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Cuticle deposition improves the biosecurity of eggs through the laying cycle and can be measured on hatching eggs without compromising embryonic development

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Original languageEnglish
JournalPoultry Science
Early online date24 Nov 2018
DOIs
StateE-pub ahead of print - 24 Nov 2018

Abstract

The cuticle is part of the egg's natural defense and it can be improved by genetic selection. Prior to adoption of this measurement in breeding programs, questions that need to be addressed are whether improved cuticle deposition will result in a reduced risk of eggs becoming contaminated and whether selection for this trait will have any unintended consequences on the incubation process. Bacterial penetration experiments were carried out using eggs from a pedigree line of broiler breeders (BB) and Rhode Island Red (RIR) layers. Within the natural variation in cuticle deposition in each line, a good cuticle was shown to reduce an egg's susceptibility to penetration by Escherichia coli (BB, P = 0.023) and Salmonella typhimurium (RIR, P < 0.001). Deglycosylation of cuticle proteins had little effect on their antimicrobial activity. The effect of bird age on cuticle deposition was also examined. Shell color decreased with age as anticipated; however, we found no evidence that cuticle deposition decreases with age, at least up to 50 wk. A thicker cuticle could affect the water vapor conductance (WPC) of hatching eggs. The WPC of eggs was, therefore, measured on eggs selected from the top and tail of the cuticle distribution, this time in a Lohmann Selected Leghorn (LSL) pedigree line. Broiler breeder eggs were also tested. No evidence of a relationship between cuticle deposition and WPC was found for LSL or BB eggs. Cuticle deposition measurements require eggs to be stained. Here, we show that this has no adverse effect on embryo development at d 12 of incubation. Thus, we conclude that cuticle deposition is important in preventing bacterial penetration of eggs in genetically divergent breeds of chicken and that the measurement can be practically incorporated into breeding programs. This will contribute to improving the biosecurity of eggs by reducing vertical and horizontal transmission of potentially zoonotic and pathogenic organisms from parent to offspring.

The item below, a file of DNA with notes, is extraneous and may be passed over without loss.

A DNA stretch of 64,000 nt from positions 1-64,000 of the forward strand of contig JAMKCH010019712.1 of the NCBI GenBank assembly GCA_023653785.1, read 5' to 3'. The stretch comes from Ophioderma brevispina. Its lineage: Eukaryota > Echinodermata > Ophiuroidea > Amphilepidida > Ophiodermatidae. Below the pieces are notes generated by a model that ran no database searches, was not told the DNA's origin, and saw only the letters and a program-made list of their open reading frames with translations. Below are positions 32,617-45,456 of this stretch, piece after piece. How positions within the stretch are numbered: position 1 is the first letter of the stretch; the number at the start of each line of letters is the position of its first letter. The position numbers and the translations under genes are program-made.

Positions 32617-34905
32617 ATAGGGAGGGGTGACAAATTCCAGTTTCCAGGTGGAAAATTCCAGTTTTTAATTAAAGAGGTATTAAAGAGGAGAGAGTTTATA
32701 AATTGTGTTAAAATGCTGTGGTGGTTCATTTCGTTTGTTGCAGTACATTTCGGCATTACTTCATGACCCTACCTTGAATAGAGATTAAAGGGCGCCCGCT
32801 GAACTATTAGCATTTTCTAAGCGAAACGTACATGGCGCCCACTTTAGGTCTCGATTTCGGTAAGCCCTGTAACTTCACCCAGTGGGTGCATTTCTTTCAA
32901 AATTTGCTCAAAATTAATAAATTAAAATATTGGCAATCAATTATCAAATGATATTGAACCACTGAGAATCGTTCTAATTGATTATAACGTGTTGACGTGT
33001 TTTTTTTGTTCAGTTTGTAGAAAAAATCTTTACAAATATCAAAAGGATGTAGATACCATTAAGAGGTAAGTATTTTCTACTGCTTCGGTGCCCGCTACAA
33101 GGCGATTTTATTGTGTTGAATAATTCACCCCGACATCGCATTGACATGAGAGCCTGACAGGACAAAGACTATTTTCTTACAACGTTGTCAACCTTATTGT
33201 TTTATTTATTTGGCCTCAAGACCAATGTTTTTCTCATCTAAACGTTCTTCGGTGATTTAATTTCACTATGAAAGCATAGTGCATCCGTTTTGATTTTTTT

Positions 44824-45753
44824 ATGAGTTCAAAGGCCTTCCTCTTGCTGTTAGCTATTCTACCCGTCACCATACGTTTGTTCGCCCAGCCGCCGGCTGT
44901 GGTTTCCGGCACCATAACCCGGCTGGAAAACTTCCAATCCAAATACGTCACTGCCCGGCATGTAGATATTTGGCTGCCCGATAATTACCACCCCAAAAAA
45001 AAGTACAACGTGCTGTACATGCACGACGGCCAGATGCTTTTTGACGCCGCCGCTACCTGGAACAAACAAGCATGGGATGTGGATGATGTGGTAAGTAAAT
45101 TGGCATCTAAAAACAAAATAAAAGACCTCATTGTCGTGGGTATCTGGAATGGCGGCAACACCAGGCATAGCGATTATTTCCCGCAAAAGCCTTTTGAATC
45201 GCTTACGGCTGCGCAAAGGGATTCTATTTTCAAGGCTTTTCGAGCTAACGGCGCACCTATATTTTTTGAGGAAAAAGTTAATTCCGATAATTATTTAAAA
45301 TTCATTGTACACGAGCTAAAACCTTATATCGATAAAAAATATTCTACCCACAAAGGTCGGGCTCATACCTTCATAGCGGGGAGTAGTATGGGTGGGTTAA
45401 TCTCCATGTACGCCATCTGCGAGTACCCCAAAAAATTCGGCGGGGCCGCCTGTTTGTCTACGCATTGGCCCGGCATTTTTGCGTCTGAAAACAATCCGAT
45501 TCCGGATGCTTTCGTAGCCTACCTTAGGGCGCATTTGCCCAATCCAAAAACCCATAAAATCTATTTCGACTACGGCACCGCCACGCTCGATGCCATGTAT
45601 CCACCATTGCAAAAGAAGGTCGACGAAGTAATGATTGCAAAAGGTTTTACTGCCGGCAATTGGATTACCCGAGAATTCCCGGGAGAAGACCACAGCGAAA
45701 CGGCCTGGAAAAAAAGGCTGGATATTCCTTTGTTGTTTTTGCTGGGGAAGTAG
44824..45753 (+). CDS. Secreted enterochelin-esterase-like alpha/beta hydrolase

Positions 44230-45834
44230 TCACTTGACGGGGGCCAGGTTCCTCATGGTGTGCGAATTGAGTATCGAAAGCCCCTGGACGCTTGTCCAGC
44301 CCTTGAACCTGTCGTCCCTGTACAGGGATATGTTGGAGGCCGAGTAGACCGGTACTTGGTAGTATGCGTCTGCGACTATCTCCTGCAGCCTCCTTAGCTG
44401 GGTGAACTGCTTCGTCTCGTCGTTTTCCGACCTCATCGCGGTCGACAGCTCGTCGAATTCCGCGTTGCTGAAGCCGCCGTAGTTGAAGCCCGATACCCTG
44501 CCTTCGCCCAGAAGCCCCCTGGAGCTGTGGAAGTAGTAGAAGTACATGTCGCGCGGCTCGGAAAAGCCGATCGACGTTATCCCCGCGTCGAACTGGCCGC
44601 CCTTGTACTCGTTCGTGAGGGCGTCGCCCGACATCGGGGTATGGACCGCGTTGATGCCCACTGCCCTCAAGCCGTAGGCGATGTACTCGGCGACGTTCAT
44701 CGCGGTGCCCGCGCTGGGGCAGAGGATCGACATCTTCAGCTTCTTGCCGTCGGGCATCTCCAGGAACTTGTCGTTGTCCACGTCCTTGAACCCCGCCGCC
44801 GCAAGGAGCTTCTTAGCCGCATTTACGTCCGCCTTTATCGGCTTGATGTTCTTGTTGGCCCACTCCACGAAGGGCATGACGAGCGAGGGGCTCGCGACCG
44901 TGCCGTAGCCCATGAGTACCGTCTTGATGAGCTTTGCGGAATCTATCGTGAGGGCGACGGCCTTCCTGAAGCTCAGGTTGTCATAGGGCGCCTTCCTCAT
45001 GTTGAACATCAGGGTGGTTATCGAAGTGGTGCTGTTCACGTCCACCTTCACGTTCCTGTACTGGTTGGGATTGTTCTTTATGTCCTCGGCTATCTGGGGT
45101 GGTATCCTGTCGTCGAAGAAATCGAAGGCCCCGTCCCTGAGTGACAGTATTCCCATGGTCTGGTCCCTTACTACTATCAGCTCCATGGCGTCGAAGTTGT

Research areas

  • cuticle, biosecurity, bacterial penetration, selection, water vapor conductance

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